The educational software company Jenzabar, whose abusive trademark claims were criticized in my own blog post here as well as by another Public Citizen employee on the Citizen Vox blog last month, is now claiming that such blogging is illegal. According to Jenzabar, a blog post nominating Jenzabar for the “Trademark Abusers Hall of Shame” will “create controversy” and “cause prejudice to Jenzabar,” and any lawyer who engages in such blogging is in violation of Massachusetts court rules.
Jenzabar has sued the Long Bow Group for placing Jenzabar’s name in the keyword meta tags for a web page about Jenzabar, which, Jenzabar claims, has unfairly placed this web page among the top search results when Internet users do a search for “Jenzabar.” This placement, Jenzabar protests, allows university IT personnel who are trying to decide whether to buy Jenzabar’s software and services to learn adverse facts about Jenzabar which might, in turn, lead them to decide not to do business with Jenzabar.
Jenzabar is particularly exercised that my blog post cited a statement by Google back in September announcing that its search rankings have not employed keyword meta tags for many years. This information, Jenzabar insists, is not admissible in court because Matt Cutts’ statements on the subject on the Google’s blog for webmasters, which Google calls “Official News,” is not an “official statement by Google.” It appears to be Jenzabar's position that blog posts about a lawsuit must comply with the rules of evidence.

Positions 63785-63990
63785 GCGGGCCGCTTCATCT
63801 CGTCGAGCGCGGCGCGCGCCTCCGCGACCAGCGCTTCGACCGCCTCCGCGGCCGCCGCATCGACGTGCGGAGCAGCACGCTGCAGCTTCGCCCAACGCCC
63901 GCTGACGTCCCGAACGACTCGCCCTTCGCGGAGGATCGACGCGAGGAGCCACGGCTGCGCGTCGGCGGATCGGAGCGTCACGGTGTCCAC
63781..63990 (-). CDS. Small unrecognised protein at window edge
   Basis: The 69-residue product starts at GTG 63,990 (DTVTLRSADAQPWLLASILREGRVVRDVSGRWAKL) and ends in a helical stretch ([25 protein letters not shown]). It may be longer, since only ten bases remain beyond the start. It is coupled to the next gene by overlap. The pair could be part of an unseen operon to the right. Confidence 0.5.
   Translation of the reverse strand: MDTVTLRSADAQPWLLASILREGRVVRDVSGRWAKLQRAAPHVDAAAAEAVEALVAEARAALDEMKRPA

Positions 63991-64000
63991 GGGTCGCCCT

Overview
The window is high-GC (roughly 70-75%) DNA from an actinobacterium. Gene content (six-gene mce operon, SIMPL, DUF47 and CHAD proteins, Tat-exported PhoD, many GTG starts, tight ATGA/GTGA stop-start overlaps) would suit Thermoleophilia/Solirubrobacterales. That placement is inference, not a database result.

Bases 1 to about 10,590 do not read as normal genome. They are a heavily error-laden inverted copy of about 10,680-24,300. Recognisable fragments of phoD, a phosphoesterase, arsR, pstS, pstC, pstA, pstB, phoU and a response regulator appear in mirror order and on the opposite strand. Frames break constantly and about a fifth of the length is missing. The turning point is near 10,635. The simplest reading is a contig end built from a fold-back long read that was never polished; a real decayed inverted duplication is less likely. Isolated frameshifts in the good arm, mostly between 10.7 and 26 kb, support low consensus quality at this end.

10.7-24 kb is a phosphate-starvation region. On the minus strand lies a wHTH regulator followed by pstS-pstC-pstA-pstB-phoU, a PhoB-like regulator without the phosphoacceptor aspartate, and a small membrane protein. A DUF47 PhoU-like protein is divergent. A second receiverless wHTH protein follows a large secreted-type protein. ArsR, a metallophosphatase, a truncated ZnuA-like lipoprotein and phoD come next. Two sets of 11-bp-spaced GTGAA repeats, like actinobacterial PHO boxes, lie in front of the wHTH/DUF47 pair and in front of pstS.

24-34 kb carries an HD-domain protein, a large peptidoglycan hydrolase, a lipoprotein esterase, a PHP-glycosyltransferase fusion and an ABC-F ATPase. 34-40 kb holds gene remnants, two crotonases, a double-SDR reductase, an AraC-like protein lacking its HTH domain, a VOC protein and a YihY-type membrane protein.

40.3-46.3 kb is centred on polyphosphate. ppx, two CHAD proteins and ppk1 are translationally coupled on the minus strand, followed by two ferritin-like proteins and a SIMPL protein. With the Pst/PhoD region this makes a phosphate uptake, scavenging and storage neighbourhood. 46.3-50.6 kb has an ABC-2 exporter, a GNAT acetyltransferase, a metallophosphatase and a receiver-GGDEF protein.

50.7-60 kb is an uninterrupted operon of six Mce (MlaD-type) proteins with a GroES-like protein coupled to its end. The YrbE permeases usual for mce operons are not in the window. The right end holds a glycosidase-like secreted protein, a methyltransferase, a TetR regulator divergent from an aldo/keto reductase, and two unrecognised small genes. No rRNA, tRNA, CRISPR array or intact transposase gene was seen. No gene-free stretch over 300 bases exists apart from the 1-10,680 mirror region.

Interestingly, earlier this year, Long Bow published on its own web site, at the request of Jenzabar's counsel, a lengthy statement about the litigation. During her deposition, Jenzabar founder and former Tiananmen student leader Chai Ling testified it was Jenzabar’s own lawyers who wrote that “extrajudicial statement.” It seems that what is sauce for the goose is not sauce for the gander in Jenzabar’s book.
Jenzabar’s persistent efforts to suppress criticism continue to raise questions of hypocrisy in light of the company's use of its founder's life story, as a symbol of the resistance to tyranny in China, to promote its business.